Category: War

Oh, the humanity!

I’m following news about the latest radical Islamist atrocity, this one in Manchester.  And I see once again that most ubiquitous term of self-deception by our species:  “Oh, the inhumanity…!” Or some variant of that, anyway.  After 5,000 years of recorded history, you’d think we know by now that such behavior is nothing if not human.  In fact, mass intraspecific murder is probably uniquely human.  I certainly can’t think of another species that engages in it.  And religion, while not the only cause we kill for, certainly seemed to kick things off. Presaged by prolific Old Testament slaughter of enemies by Jews (or their god), the Jews (using the Romans) tortured and killed Christ, catalyzing the big BC/AD time change.  Over the next two or three hundred years, the Romans tortured and killed Christians.  But then Constantine converted around 315 and took all the fun out of it, so Catholics (the home team, now that Constantine had bought them), killed the gnostics.  But then Islam turns up three hundred years later and takes over, killing pretty much anybody who didn’t agree with them.  They had a good run for a couple hundred years, from China and India, clear across the Middle East to Spain.  By the end of the millennium, though, the Catholic Church got its second wind and started killing Muslims.  When that got tiresome, it went north...

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War in Human Civilization, by Azar Gat

This is the last of a trilogy of posts on death and destruction.  Then we can move on to something serious… So, I spent the time since my last post reading War in Human Civilization, by Azar Gat. Gat is Ezer Weitzman Professor of National Security in the Department of Political Sciences, Tel Aviv University. I wanted closure on this theme before moving on, so I pulled this title (purchased long ago) from my digital bookshelf and dove into it. What I found was not only closure, but also validation.  Gat offers a rare multi-disciplary perspective on this topic, combining a history of intrahuman fighting at every scale with insights from anthropology, archeology, psychology, ethology, economics, history and political science, and a dash of genetics…an undertaking of some 10 years. He spans prehistoric aboriginal fighting to 21st century nuclear proliferation and terrorism. And in the end, his conclusions are forthright. Simplest is to quote directly from his concluding chapter: “…there is nothing special about deadly human violence and war. Fundamentally, the solution to the ‘enigma of war’ is that no such enigma exists. Violent competion, alias conflict–including intraspecific conflict–is the rule throughout nature, as organisms vie among themselves to survive and reproduce under ever-present conditions of acute scarcity, conditions accentuated by their own process of propagation.” Azar Gat, War in Human Civilization, Oxford University Press 2006. In essence, his...

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More on war and death…

I’ve contemplated this follow-up post for a week or more now.  My visit to Berlin has me wondering how to think about the massive numbers of war dead between 1915 and 1945. Finally, I decided to put it into perspective, so began exploring other intentional mass death events. Lamentably, I gave up.  There are too many:  Biblical slaughter, Mongol invasions, the Crusades, the Protestant-Catholic wars, Europeans in the New World, the slave trade to the Americas, the Belgians in the Congo, the Irish potato famine, Armenian genocide by the Ottoman Empire, Stalinist purges, Spain under Franco, politically-induced famine in Africa and China and North Korea, Cambodia under the Khmer Rouge, political coups in Chile and Argentina, Serbian atrocities in Bosnia, Rwandan genocide, ethnic cleansing in Darfur and the Sudan, dictatorship and war throughout the Middle East, the ongoing spectacle in Syria…for a start. I finally decided that, in the context of the human species, this is all just business as usual. We want to tag such atrocities as inhuman, but the problem is, they are not.  They are exactly the opposite.  It’s not that mass killing isn’t wrong.  In the context of our culture, it certainly is.  But in the context of our biology, it seems to be inevitable. Death in whatever form is the ultimate consequence of life, the price we pay for participating.  The ugliness is in the varied...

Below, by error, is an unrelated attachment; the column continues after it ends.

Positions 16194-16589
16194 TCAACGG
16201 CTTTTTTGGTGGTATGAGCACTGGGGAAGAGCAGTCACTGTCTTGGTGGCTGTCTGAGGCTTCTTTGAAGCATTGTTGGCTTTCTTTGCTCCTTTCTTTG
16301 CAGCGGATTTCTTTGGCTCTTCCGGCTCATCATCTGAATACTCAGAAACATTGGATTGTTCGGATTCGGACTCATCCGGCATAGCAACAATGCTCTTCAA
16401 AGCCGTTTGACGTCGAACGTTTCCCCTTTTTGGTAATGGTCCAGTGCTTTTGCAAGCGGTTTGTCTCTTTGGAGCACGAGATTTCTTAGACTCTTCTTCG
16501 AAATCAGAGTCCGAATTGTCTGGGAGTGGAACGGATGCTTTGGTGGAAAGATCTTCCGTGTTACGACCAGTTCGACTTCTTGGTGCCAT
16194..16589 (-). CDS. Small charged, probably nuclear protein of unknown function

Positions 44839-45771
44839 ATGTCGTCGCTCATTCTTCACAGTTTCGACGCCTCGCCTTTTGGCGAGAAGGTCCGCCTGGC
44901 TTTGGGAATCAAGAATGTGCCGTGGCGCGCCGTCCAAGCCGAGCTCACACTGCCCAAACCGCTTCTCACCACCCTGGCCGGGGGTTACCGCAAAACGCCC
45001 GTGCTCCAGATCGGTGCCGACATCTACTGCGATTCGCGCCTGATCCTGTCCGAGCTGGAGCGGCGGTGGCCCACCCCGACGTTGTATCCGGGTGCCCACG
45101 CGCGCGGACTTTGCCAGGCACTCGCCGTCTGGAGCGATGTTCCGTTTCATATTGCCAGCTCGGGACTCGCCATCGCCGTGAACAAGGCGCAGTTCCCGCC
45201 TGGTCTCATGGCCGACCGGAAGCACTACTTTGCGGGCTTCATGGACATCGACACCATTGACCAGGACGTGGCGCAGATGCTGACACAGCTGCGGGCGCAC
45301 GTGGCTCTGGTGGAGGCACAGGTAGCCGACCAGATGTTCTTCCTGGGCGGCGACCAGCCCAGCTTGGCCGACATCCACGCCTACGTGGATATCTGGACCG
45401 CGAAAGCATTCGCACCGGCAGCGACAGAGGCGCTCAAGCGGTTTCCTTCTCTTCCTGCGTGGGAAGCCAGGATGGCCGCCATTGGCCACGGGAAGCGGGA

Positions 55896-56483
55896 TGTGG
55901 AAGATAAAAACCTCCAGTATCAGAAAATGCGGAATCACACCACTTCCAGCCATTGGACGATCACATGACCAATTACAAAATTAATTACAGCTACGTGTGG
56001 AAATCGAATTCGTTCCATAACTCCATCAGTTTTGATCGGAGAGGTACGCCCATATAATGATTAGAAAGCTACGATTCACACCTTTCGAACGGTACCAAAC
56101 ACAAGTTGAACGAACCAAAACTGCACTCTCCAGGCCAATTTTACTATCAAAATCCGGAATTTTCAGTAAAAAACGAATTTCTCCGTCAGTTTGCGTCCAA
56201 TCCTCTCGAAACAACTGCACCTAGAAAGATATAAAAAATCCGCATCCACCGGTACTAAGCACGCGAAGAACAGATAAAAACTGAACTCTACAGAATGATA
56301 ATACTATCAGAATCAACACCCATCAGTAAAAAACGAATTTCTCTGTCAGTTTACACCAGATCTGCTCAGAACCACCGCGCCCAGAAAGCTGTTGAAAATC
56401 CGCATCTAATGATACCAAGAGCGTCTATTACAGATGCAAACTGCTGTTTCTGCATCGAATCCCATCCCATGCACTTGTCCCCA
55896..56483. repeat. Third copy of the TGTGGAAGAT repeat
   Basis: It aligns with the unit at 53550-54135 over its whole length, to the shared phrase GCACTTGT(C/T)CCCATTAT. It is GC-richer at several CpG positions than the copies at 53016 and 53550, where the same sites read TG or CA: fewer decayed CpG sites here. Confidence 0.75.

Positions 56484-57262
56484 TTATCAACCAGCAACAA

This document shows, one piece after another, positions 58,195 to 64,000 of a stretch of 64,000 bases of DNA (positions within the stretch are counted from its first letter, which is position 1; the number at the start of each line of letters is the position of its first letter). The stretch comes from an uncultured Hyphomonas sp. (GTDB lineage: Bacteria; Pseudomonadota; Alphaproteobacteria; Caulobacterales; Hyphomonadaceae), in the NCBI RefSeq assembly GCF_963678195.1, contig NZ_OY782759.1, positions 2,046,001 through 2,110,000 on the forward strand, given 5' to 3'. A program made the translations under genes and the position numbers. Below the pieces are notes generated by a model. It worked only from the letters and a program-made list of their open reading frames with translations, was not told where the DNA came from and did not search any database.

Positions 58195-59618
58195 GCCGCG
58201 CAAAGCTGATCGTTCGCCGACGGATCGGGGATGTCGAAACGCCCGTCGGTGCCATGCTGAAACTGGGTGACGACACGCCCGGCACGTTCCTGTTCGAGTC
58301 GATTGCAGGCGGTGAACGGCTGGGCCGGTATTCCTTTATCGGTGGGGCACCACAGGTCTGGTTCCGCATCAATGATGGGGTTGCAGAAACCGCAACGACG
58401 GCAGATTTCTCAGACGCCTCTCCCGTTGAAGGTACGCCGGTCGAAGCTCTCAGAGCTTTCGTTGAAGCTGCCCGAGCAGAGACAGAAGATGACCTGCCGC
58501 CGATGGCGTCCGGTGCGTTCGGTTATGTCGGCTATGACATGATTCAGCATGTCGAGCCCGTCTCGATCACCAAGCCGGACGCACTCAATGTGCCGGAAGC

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Paris, Amsterdam, Berlin…and the “war to end wars”

I haven’t posted for the last several weeks because I’ve been drifting…northern France, various places in Holland, also Berlin and what used to be East Germany. Maybe I didn’t post because it was inconvenient, no good place to write. Or maybe because topics were everywhere. How to choose? The theme of war was ubiquitous to one who knows 20th Century history. And yet (other than in Berlin, where they’ve made a tourist industry out of) it could be completely overlooked without that historical perspective. I’m tempted to say war is in our DNA, but I’m more likely to say that simple aggression is. I think there is a difference between individual aggression–over food or breeding partners or tribal territories or personal insult–and the organized aggression we think of as war. Aggression at a national scale by one group on another is largely about power and greed on the part of a few and manipulation of the many. A retaliatory response is understandable, sure. But more than anything else, WWI was about using tenuous alliances to grab territory…and it cost 18 million lives. And that was, in the words of H.G. Wells, the “war to end war.” Yet, within 30 years, 60 million more people had died in WWII. Remnants of all this are ubiquitous in Europe: monuments to executed resistance fighters throughout France, statues to deported Jewish children in...

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